It was disappointing not to say depressing to listen to Port Moody Council last Thursday. Not realizing perhaps that John Peller, a member of one of the City’s most historic families was in the room, a majority of Councillors repeatedly suggested that the genuine interest for an Evergreen station in West Port Moody was a self-serving project of his Andres winery business.
In the process, those same councillors told local citizens from all walks of life and with no connection whatsoever with Andres Wines that West Port Moody is more or less fine as it is, a run down backwater of dormant, dangerous or dilapidated industrial sites, plus a village of struggling shopkeepers.
For most of these people and for all of those who spoke at the Council meeting, an Evergreen Line station in West Port Moody means much more than anything to do with Andres Wines. It means not only a fair allocation of transit benefits to western residents, it represents the best chance for revitalizing Moody Centre that the City has seen for years.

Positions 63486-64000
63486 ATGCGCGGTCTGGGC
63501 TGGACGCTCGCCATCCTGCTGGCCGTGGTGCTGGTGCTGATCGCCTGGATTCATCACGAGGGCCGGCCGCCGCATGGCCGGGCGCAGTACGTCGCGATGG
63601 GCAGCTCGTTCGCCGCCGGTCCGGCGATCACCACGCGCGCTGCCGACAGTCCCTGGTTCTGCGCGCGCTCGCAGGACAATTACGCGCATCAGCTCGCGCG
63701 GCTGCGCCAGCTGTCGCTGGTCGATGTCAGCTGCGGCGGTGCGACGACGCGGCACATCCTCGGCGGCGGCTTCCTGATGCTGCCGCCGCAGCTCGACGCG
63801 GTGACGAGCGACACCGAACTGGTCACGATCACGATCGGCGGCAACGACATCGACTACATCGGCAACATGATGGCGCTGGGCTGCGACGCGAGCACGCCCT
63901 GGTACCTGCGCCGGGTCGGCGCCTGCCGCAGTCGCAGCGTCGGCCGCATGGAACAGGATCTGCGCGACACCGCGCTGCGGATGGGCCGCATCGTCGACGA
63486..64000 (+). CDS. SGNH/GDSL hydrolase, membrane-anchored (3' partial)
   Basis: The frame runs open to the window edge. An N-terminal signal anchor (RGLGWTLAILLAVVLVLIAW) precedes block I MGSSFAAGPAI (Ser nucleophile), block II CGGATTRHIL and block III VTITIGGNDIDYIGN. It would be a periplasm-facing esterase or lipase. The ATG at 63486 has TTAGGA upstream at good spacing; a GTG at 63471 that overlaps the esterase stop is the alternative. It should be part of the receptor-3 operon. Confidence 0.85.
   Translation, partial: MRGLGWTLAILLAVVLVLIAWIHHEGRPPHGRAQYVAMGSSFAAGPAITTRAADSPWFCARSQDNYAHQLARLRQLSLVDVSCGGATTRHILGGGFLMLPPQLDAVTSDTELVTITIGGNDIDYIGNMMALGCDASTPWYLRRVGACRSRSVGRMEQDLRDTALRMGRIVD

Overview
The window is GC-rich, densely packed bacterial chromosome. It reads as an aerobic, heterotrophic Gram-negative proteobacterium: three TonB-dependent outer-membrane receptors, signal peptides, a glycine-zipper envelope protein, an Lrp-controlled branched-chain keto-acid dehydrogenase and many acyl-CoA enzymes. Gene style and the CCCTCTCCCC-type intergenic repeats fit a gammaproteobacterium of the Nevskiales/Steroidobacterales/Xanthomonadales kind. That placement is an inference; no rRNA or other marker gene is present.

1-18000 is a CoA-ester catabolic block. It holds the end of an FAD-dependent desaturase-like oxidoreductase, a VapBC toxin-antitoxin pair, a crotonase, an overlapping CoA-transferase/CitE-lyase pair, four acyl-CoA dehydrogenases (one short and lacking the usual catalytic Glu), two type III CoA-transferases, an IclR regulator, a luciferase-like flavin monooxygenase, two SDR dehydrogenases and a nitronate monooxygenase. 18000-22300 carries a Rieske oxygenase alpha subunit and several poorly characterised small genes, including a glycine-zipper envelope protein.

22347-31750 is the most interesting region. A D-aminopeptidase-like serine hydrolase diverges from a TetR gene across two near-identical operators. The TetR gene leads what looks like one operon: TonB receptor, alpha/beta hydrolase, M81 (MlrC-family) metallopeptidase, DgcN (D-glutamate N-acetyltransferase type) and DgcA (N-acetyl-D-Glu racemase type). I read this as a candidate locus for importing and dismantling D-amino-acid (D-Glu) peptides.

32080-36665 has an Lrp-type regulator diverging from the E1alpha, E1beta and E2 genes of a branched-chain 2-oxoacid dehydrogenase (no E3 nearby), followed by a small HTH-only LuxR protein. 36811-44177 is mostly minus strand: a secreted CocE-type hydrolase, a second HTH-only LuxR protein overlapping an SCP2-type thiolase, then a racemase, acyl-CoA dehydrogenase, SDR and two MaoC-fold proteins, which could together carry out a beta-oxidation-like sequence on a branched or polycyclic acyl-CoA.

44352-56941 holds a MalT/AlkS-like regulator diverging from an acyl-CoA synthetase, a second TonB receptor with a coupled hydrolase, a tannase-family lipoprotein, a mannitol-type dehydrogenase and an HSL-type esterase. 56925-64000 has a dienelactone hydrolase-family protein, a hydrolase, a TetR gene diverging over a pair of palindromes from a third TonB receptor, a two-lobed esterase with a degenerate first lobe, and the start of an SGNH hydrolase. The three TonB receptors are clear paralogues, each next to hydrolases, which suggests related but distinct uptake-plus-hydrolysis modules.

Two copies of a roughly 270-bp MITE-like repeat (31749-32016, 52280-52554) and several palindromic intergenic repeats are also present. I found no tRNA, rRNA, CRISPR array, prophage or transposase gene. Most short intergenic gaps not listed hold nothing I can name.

The fact that the old Andres Wines site is one of the larger properties at the heart of this opportunity is incidental to most of these concerned citizens who wanted something different for this part of town, something that might spur the much talked about economic development. But it brings home the irony of the Council’s decision to support a transit station at the West Coast Express rather than close to the Barnet Highway where it makes so much more sense and would do far more good.
The irony is that Andres Wines did so much good for so long in this community, from payrolls to taxes, to donations and sponsorships. I’ve only lived in the Tri-Cities since 1989, but in 1991-3 while I was President of the Arts Council we always knew who we could count on for supporting Port Moody Arts.
Now, when its property could trigger a new and needed evolution for this community, the opportunity for progress is viewed by most councillors as overambitious and unwelcome.
Where is the vision of John Peller’s grandfather who founded Andres Wines in Port Moody more than 50 years ago? Don’t bother to look for it at City Hall.